This is why, in turn, physicists have developed techniques to measure the CEO phase and other properties of propagating waves. One of them is called attosecond streaking. Physicists stick a gas of atoms in a container, fire a laser at it to ionise them and release electrons. The field to be studied is then fired into this gas, so its electric-wave component pushes on these electrons. Specifically, as the electric field’s waves rise and fall, they accelerate the electrons to different extents over time, giving rise to streaks of motion – and the technique’s name. A time-of-flight spectrometer measures this streaking to determine the field’s properties. (The magnetic field also affects the electrons, but it suffices to focus on the electric field for this post.)

This sounds straightforward but the setup is cumbersome: the study needs to be conducted in a vacuum and electron time-of-flight spectrometers are expensive. But while there are other ways to measure the wave properties of extreme fields, attosecond streaking has been one of the most successful (in one instance, it was used to measure the CEO phase at a shot frequency of 400,000 times per second).

As a workaround, physicists from Germany and Canada recently reported in the journal Optica a simpler way, based on one change. Instead of setting up a time-of-flight spectrometer, they propose using the pushed electrons to induce an electric current in electrodes, in such a way that the properties of the current contain information about the CEO phase. This way, researchers can drop both the spectrometer and, because the electrons aren’t being investigated directly, the vacuum chamber.

The researchers used fused silica, a material with a wide band-gap, for the electrodes. The band-gap is the amount of energy a material’s electrons need to be imparted so they can ‘jump’ from the valence band to the conduction band, turning the material into a conductor. The band-gap in metals is zero: if you placed a metallic object in an electric field, it will develop an internal current linearly proportional to the field strength. Semiconductors have a small band-gap, which means some electric fields can give rise to a current while others can’t – a feature that modern electronics exploit very well.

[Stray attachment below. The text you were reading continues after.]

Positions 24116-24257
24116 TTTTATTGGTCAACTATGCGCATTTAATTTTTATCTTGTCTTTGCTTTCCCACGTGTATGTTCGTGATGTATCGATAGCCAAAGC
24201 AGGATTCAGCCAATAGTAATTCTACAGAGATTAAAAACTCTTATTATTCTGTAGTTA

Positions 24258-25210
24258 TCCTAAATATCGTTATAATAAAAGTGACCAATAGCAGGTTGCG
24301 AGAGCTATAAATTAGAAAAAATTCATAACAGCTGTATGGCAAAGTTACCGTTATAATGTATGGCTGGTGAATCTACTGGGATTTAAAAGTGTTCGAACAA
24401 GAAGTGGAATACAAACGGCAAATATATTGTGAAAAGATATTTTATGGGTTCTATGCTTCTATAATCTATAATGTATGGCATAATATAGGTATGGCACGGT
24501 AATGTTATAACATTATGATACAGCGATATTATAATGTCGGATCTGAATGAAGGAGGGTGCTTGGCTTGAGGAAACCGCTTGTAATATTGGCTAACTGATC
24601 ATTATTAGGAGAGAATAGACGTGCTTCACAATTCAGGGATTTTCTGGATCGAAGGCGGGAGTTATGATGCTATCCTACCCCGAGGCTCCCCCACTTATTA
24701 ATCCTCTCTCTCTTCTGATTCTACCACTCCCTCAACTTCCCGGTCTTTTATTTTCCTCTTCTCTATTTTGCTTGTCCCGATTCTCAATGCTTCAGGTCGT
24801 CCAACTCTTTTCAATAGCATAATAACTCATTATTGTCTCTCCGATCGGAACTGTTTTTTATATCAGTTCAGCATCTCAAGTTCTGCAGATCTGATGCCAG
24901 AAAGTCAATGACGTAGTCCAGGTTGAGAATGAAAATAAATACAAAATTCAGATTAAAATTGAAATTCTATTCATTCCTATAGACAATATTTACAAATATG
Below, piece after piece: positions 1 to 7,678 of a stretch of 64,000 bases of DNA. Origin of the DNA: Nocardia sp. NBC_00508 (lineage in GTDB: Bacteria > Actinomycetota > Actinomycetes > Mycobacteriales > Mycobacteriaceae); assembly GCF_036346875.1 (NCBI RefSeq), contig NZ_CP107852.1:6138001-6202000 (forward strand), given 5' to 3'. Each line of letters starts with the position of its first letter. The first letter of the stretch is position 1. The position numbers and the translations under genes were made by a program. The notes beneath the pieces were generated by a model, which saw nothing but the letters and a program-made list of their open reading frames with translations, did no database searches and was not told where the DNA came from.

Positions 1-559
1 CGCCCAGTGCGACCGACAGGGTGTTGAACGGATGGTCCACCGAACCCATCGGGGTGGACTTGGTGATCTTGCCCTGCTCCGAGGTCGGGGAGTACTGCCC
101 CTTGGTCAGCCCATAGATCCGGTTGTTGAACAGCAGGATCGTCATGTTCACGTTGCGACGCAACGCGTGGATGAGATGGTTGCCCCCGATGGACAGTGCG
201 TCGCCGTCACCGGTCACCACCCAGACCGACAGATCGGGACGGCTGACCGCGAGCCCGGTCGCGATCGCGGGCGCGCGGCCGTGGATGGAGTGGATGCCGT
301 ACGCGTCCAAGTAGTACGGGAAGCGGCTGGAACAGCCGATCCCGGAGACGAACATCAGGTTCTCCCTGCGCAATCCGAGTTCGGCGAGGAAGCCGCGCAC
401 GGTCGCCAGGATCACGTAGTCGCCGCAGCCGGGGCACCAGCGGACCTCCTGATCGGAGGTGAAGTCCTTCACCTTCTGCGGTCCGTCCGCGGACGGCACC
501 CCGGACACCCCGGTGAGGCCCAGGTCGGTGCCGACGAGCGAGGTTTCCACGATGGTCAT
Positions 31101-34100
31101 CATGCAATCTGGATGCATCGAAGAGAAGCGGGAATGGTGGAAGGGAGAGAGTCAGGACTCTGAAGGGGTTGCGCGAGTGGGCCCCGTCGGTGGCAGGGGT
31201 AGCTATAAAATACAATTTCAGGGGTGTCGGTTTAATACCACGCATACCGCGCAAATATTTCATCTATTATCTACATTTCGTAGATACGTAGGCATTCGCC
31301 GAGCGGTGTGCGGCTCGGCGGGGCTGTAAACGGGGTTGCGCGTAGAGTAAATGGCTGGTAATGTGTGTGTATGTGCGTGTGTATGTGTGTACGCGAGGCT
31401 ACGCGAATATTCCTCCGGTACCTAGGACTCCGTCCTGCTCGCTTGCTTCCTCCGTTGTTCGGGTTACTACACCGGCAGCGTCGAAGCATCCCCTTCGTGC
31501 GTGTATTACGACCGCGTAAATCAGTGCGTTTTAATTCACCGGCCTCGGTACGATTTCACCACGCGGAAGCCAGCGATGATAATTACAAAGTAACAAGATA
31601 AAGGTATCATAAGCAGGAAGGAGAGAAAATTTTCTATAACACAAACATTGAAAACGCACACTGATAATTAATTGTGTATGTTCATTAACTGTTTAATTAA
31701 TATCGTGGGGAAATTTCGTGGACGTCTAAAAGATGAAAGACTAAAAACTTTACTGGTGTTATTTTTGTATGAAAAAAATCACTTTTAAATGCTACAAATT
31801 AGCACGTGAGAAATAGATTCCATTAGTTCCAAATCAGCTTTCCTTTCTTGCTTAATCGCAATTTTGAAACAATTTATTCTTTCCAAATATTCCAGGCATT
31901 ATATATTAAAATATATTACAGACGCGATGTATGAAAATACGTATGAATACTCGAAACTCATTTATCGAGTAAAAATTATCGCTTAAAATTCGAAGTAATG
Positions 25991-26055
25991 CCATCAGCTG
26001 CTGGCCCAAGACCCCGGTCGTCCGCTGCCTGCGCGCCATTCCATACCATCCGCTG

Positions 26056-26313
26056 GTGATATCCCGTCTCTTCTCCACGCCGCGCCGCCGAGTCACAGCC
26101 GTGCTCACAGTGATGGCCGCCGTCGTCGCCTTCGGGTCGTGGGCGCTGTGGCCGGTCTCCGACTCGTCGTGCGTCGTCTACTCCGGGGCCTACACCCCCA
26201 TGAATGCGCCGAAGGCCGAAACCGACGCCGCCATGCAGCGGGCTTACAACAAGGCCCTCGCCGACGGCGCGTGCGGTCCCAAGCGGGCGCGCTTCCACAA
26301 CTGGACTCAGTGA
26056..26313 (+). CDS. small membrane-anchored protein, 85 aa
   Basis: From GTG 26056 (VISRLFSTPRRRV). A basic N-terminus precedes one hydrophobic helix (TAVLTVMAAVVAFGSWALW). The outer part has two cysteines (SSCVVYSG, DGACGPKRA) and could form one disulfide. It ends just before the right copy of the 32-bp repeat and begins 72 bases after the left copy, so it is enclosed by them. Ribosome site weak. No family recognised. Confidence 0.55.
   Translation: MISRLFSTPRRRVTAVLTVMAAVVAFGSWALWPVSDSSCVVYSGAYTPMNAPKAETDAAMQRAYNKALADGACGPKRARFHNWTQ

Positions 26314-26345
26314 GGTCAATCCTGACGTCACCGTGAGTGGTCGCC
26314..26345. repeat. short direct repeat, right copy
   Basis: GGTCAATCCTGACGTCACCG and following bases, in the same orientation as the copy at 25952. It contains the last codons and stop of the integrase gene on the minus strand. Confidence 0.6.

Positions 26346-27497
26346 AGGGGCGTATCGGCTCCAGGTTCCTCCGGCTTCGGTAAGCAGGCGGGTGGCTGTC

Dielectric materials have a (relatively) large band-gap. When it is exposed to a low electric field, a dielectric won’t conduct electricity but its internal arrangement of positive and negative charges will move slightly, creating a minor internal electric field. But when the field strength crosses a particular threshold, the material will ‘break down’ and become a conductor – like a bolt of lightning piercing the air.

Next, the team circularly polarised the laser pulse to be studied. Polarisation refers to the electric field’s orientation in space, and the effect of circular polarisation is to cause the electric field to rotate. And as the field moves forward, its path traces a spiral, like so:

A circularly polarised electric field. Credit: Dave3457/Wikimedia Commons

The reason for doing this, according to the team’s paper, is that when the circularly polarised laser pulse knocks electrons out of atoms, the electrons’ momentum is “perpendicular to the direction of the maximum electric field”. So as the CEO phase changes, the electrons’ directions of drift also change. The team used an arrangement of three electrodes, connected to each other in two circuits (see diagram below) such that the electrons flowing in different directions induce currents of proportionately different strengths in the two arms. Amplifiers attached to the electrodes then magnify these currents and open them up for further analysis. Since the envelope’s peak, or maximum, can be determined beforehand as well as doesn’t drift over time, the CEO phase can be calculated straightforwardly.

(The experimental setup, shown below, is a bit different: since the team had to check if their method works, they deliberately insert a CEO phase in the pulse and check if the setup picks up on it.)

The two tips of the triangular electrodes are located 60 µm apart, on the same plane, and the horizontal electrode is 90 µm below the plane. The beam moves from the red doodle to the mirror, and then towards the electrodes. The two wedges are used to create the ‘artificial’ CEO phase. Source: